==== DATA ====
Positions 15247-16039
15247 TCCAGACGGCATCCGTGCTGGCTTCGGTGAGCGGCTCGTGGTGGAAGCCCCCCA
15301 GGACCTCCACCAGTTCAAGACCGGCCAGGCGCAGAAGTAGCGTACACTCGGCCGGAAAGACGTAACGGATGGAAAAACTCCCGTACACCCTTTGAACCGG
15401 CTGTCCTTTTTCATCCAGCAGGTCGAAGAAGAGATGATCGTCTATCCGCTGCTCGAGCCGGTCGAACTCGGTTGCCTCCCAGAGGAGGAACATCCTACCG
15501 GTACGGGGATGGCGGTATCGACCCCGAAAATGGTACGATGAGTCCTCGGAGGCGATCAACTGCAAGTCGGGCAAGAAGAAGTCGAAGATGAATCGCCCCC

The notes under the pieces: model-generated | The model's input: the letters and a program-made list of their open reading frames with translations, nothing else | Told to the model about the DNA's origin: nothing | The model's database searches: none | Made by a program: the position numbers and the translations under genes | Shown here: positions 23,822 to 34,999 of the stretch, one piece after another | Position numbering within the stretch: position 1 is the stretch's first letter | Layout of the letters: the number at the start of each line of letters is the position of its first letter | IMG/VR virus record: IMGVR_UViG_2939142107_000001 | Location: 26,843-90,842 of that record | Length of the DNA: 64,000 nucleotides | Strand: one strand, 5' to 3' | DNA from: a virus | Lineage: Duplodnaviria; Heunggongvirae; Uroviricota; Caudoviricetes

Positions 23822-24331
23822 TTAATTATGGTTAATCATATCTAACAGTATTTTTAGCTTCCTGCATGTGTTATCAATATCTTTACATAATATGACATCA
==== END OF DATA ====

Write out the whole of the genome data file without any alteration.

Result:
Positions 15247-16039
15247 TCCAGACGGCATCCGTGCTGGCTTCGGTGAGCGGCTCGTGGTGGAAGCCCCCCA
15301 GGACCTCCACCAGTTCAAGACCGGCCAGGCGCAGAAGTAGCGTACACTCGGCCGGAAAGACGTAACGGATGGAAAAACTCCCGTACACCCTTTGAACCGG
15401 CTGTCCTTTTTCATCCAGCAGGTCGAAGAAGAGATGATCGTCTATCCGCTGCTCGAGCCGGTCGAACTCGGTTGCCTCCCAGAGGAGGAACATCCTACCG
15501 GTACGGGGATGGCGGTATCGACCCCGAAAATGGTACGATGAGTCCTCGGAGGCGATCAACTGCAAGTCGGGCAAGAAGAAGTCGAAGATGAATCGCCCCC

The notes under the pieces: model-generated | The model's input: the letters and a program-made list of their open reading frames with translations, nothing else | Told to the model about the DNA's origin: nothing | The model's database searches: none | Made by a program: the position numbers and the translations under genes | Shown here: positions 23,822 to 34,999 of the stretch, one piece after another | Position numbering within the stretch: position 1 is the stretch's first letter | Layout of the letters: the number at the start of each line of letters is the position of its first letter | IMG/VR virus record: IMGVR_UViG_2939142107_000001 | Location: 26,843-90,842 of that record | Length of the DNA: 64,000 nucleotides | Strand: one strand, 5' to 3' | DNA from: a virus | Lineage: Duplodnaviria; Heunggongvirae; Uroviricota; Caudoviricetes

Positions 23822-24331
23822 TTAATTATGGTTAATCATATCTAACAGTATTTTTAGCTTCCTGCATGTGTTATCAATATCTTTACATAATATGACATCA